The recent cold snap is expected to diminish slightly over the New Years weekend, before temperatures head right back down and more snow falls into next week, as the La Nina winter progresses.
Arctic air clinging to the interior B.C. is to blame for the recent cold temperatures here in the East Kootenay, according to Environment Canada meteorologist Brian Proctor. Heading into the weekend that cold air is moderating slightly and pulling back up further north and east, as some warmer air coming through coastal B.C. will stir the air across the southern part of a province to a degree.
Proctor said the weekend will see mixed skies with some sunshine and some clouds, and temperatures could climb slightly from the mid minus twenties into mid to low minus teens at the start of the next week.
“Unfortunately the arctic air is just starting to deepen again next week over the Yukon and northern B.C. so I expect this reprieve to be fairly short for the first week of January,” Proctor said. “Then we’ll probably start cooling off again as that arctic air descends back south.”
In terms of snowfall, the Cranbrook Airport area generally sees about 34.4 centimetres at around this time, while this year it’s currently sitting at about 32 centimeters.
“The amount of snow on the ground is fairly typical for what we tend to see,” Proctor said. “We’ve seen a lot of variability unfortunately at the airport as we see some of that snowpack be blown around and it sort of sublimates a little bit and it moderates up and down. In terms of snowfall amounts, we’ve seen about 42.4 centimetres so far this month and that’s a little bit higher than we normally would see.”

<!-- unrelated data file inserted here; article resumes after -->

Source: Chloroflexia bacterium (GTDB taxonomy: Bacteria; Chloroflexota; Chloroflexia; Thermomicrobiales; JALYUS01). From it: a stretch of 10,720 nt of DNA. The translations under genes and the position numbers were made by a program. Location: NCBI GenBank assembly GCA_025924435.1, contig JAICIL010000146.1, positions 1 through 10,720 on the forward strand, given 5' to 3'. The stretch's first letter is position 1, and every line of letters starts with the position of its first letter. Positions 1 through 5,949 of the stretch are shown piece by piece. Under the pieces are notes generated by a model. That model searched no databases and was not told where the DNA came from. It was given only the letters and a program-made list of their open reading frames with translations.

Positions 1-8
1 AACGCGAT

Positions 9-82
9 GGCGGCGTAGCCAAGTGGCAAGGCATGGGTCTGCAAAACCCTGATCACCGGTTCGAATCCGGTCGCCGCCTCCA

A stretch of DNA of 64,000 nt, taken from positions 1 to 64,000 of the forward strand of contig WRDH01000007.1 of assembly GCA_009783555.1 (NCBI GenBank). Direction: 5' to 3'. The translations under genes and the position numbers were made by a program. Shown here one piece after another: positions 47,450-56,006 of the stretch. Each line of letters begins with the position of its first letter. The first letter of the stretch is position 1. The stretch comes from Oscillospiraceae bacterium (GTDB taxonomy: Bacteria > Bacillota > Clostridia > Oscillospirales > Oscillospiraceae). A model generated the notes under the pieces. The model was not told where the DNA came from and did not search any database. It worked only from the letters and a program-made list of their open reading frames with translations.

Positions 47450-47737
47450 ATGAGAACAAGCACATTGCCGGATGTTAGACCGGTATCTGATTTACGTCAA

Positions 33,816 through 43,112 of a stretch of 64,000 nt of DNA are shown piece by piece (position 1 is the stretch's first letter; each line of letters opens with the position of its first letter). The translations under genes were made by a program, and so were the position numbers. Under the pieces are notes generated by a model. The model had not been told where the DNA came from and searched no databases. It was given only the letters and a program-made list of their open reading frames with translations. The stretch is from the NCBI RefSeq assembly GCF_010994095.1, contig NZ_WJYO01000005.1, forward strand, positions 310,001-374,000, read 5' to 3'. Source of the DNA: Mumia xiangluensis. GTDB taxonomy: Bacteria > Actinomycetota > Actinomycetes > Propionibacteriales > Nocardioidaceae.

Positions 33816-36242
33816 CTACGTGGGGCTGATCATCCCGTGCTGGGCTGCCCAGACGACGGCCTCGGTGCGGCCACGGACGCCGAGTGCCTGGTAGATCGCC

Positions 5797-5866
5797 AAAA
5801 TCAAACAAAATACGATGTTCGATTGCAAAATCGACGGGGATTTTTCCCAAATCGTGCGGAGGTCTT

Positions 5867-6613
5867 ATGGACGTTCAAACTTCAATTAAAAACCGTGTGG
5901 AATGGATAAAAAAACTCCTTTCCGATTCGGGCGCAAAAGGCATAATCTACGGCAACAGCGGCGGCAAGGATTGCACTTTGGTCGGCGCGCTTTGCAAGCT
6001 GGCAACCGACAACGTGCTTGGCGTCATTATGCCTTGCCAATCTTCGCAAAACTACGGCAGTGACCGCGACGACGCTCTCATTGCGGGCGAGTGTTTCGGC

Proctor said Cranbrook and Kimberley are likely to get a few flurries through the day on Sunday, Jan. 2 with increased periods of snow that night and into Monday morning
“We shouldn’t see a whole lot for New Years Eve and into New Years Day, just a few flurries, but we’ve got a better chance of getting measurable snowfall Sunday night into Monday,” he said. “And that’s really with that impulse of warmer air trying to come in from the coast.”
Proctor said that from a meteorological standpoint the important takeaway heading into these last two months of winter is their seasonal forecasts indicate that the Kootenays, particularly the northern Kootenays, have a good chance of being below normal temperature averages.
The southern Kootenays, including Cranbrook and Kimberley will more likely flirt with colder than normal temperatures, but less so than in the north, but in general terms, it is setting up to be a La Nina like winter, which along with colder weather, also usually means heavier precipitation.